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FEATURE STORY

Increased Access to Clean Drinking Water Improves Health

December 3, 2014

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A local resident in western Herat Province washes her face, using clean water provided by the AUWSSC.

Rumi Consultancy / World Bank

STORY HIGHLIGHTS
  • Today, more than 90 percent of residents of Herat City have access to clean drinking water.
  • Residents, such as those in Herat City, now enjoy access to potable water 24 hours a day, decreasing the risk of contracting water-related diseases.
  • Clean drinking water across Afghanistan remains a challenge, however. Nonetheless, the Afghanistan Urban Water Supply and Sewerage Corporation, with assistance from the World Bank and partners, has made significant progress in increasing access to potable water.

Herat City, Herat Province – Twenty-year-old Nematullah stands along a creek as it snakes across almost the length of Buland Shahi community, a neighborhood in Herat City. The creek was the old source of drinking water for the neighborhood. Just 100 meters away, a big water tank, surrounded by walls, sits atop large iron pylons. This recently installed water tank is the new source of drinking water for the entire community.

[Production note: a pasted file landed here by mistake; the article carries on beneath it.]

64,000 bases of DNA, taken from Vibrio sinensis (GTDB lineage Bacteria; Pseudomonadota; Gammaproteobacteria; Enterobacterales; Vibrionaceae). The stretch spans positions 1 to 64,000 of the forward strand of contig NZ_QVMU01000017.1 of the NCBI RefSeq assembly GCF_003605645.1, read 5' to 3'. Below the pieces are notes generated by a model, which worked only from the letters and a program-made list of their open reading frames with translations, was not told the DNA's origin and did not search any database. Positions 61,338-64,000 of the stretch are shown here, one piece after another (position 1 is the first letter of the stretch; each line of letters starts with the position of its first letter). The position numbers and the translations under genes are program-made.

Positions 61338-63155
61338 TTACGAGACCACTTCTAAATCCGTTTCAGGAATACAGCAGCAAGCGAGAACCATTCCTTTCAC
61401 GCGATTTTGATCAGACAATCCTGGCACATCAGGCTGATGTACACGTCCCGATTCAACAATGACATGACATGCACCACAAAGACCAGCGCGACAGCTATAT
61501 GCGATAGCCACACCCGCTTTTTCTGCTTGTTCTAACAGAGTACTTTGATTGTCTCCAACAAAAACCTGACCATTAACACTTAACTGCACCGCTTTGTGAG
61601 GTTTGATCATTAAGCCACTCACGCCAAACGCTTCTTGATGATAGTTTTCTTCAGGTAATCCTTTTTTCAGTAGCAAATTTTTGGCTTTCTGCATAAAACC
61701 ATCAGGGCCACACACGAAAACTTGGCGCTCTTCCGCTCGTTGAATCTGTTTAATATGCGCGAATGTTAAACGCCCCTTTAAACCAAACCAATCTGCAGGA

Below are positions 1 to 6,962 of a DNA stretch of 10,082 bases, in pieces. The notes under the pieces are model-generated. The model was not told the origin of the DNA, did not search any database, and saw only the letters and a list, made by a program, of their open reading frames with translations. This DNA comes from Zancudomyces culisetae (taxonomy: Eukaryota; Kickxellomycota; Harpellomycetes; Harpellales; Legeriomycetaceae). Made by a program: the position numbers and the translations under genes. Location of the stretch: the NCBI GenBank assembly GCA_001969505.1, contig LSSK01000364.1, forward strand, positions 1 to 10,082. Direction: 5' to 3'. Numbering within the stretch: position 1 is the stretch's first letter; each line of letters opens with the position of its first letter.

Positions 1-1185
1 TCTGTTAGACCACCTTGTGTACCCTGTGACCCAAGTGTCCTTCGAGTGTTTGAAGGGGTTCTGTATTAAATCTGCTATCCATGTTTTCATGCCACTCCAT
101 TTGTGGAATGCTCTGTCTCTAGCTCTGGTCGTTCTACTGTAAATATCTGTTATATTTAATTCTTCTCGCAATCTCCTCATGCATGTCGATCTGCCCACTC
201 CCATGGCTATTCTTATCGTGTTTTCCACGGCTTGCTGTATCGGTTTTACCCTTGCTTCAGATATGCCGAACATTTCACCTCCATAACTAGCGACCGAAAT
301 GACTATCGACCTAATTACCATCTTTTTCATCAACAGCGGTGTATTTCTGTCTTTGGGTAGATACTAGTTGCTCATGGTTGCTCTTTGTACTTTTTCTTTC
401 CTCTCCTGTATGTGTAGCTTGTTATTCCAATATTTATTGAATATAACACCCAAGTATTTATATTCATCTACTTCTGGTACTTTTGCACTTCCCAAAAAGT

Nematullah remembers the time when his family of 11 had to use water from the creek for drinking and other needs, including laundry. “We would stand in a line for water from the hand pump; it was very crowded and waiting would make us very tired,” he recalls. “Now we have water tap in our courtyard; we drink from this clean water and do not become ill. Water flows to all houses in our community.”

The Buland Shahi neighborhood, in Enjil district, is home to around 1,350 people in some 307 households. The project for clean drinking water was made possible by a government program, with financial assistance from the World Bank.  Muhammad Asif Mansori, head of the Community Development Council in Enjil district, says: “The project of potable water cost about Afghani 2.3 million (about $45,000) and, in its implementation, the local residents also contributed Afghani 300,000 (about $6,000).”

According to engineer Hamidullah Yalani, head of the Directorate of Water Supply in Herat, more than 90 percent of residents in Herat Province currently have access to drinking water.  “Three years ago we only had three hours of operations, now it is 24 hours. Back then we provided 8-10 million cubic meters of water, which has now reached 13 million cubic meters.”


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An AUWSSC technician checks grade water pressure before distributing water in Herat city.

Rumi Consultancy / World Bank

" All the people in our neighborhood wished for clean water; now we are happy that we have water in our homes and can use as much as we want. "

Zeba

Council of Elders member, Buland Shahi community


Clean water was a pipe dream